Europe is facing 'no burning crisis' of people crossing its external borders, according to the EU’s border and coastguard agency, Frontex. But despite a drop in arrivals, the agency says stronger border controls are needed.
The number of people entering the European Union irregularly fell for a third consecutive year in 2018 to 150,114, the head of Frontex, Fabrice Leggeri said on Wednesday.
"There is no burning crisis with the irregular crossings at external borders," Leggeri told a news conference in Brussels.
More people were stopped at the border: Frontex and member states stopped 191,000 people from crossing into the EU last year, up from 183,000 in 2017.
The number of people coming across the central Mediterranean, on the other hand, has dropped to the lowest since 2012, with migrants instead taking the eastern and western Mediterranean routes, Leggeri said.
Overall, unauthorized migrant crossings of the Mediterranean fell to 150,000 last year. The number leaving Libya and Tunisia dropped by 80 percent in 2018 to around 23,500 arrivals.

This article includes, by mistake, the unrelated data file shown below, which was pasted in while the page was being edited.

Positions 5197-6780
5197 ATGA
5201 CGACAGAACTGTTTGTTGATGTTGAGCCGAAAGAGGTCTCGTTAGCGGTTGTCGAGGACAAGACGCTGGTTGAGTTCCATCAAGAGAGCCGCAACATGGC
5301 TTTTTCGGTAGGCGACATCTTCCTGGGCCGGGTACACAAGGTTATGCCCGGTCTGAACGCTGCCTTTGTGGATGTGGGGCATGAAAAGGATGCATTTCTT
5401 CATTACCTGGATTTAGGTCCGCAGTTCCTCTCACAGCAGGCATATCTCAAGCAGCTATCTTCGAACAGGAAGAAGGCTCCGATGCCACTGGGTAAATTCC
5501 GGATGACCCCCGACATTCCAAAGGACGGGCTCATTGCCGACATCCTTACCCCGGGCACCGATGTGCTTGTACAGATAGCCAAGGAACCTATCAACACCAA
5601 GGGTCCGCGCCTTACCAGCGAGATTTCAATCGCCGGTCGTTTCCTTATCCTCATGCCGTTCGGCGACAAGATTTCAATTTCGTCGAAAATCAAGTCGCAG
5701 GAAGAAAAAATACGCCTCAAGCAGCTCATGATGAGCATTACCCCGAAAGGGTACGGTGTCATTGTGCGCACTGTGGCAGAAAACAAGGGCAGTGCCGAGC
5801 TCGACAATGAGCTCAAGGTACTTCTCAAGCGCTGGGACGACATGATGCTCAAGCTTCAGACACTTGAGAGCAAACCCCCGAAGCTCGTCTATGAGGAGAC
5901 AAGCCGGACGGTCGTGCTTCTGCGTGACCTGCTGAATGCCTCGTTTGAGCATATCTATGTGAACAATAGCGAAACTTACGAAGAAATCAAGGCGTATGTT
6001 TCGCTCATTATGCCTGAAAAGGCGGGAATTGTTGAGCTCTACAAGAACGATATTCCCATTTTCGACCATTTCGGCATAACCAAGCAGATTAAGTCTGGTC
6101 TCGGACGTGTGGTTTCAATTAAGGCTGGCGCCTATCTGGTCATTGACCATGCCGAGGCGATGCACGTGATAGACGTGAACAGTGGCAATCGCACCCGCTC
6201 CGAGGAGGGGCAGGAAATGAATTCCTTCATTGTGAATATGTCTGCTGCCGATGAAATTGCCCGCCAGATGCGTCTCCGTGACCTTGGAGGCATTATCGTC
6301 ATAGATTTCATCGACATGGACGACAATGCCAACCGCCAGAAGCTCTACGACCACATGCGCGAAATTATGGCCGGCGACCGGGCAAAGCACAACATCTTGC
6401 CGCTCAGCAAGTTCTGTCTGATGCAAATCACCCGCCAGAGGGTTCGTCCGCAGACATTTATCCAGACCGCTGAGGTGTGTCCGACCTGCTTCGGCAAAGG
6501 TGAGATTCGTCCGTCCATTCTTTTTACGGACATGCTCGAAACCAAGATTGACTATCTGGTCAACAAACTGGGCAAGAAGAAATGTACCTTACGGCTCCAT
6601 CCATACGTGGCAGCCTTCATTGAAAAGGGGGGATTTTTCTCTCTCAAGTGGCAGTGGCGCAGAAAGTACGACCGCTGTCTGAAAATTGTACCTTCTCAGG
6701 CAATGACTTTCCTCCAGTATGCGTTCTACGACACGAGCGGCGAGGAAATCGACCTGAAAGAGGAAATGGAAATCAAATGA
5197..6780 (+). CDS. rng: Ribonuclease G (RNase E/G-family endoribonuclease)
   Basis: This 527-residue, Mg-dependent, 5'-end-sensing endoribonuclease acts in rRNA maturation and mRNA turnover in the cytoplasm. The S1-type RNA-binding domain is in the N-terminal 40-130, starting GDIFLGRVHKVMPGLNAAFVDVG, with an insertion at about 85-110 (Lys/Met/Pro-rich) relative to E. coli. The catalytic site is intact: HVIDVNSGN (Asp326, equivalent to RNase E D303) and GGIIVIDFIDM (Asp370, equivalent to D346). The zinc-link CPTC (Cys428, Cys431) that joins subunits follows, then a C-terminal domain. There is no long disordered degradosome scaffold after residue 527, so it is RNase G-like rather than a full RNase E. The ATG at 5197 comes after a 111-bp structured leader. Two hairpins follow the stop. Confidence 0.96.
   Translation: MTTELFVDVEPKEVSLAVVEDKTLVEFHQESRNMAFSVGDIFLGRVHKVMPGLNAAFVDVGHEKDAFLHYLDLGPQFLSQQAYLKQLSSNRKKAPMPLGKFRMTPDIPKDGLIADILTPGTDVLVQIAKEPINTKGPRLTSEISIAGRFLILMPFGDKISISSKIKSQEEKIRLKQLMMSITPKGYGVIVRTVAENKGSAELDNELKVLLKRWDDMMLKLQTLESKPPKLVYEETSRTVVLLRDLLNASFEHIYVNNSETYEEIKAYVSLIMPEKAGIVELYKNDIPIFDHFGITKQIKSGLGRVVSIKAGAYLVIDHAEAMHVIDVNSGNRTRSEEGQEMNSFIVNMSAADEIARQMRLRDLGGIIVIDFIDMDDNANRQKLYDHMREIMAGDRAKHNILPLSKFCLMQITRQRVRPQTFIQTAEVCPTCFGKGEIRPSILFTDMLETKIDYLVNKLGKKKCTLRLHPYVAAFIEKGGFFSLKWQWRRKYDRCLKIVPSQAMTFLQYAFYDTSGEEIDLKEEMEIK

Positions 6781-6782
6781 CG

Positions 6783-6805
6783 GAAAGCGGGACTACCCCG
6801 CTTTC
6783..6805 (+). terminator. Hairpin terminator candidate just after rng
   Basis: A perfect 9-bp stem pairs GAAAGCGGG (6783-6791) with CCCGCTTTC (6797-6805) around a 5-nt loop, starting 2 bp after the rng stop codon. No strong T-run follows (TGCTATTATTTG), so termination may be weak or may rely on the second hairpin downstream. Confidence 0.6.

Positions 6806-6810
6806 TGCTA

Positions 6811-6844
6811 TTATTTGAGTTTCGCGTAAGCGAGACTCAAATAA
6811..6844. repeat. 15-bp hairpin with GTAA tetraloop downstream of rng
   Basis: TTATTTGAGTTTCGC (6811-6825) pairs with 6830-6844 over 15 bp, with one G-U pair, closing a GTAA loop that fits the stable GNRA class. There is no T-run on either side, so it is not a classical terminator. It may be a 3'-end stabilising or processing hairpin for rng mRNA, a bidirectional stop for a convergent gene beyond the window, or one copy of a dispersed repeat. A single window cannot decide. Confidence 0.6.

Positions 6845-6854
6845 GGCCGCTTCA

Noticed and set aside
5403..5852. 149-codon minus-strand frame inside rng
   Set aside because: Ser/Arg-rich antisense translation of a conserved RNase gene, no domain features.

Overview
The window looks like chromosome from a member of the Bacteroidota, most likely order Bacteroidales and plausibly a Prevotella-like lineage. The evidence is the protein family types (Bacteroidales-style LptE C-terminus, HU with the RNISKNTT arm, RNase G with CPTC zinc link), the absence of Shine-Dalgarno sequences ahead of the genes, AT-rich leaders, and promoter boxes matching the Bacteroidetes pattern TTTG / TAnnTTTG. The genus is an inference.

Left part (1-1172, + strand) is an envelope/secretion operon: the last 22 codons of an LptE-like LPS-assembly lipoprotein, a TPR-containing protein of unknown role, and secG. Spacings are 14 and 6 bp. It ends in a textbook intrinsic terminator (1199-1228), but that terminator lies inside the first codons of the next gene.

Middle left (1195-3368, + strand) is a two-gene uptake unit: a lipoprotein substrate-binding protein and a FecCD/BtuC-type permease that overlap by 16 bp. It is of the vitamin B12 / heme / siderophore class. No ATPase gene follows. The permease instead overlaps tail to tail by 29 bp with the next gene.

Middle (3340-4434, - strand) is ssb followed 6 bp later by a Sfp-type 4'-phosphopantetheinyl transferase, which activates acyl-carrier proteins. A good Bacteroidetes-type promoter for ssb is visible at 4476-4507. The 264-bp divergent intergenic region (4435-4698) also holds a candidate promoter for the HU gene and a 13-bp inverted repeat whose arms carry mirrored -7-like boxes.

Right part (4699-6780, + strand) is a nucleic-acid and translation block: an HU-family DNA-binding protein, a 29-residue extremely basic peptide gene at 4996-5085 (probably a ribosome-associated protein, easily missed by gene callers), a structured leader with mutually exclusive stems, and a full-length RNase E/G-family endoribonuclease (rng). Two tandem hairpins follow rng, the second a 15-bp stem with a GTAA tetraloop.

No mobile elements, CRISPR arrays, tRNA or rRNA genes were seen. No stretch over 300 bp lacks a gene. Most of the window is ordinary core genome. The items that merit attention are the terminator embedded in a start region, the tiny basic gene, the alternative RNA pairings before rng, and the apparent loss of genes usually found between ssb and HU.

'Still a pressure'
Despite the drop in total arrivals, Europe still faces pressure, Leggeri said. He added that Frontex still plans to boost its border controls, with more staff and improved technology.
Unauthorized migrant arrivals in Spain rose in 2018 by 160 percent to 57,000 crossings. The Frontex chief confirmed that the western Mediterranean became the "route number one" to the EU in terms of irregular crossings last year.
"Morocco is the main departure point to Europe on that route," he said. Moroccans, followed by Guineans, Malians and Algerians have become the main nationalities of migrants arriving in Europe via the western route.
Syrians continue to enter Europe in the biggest numbers. The number of Turkish nationals fleeing their country tripled in 2018 to more than 7,900, with most crossing the land border into Greece.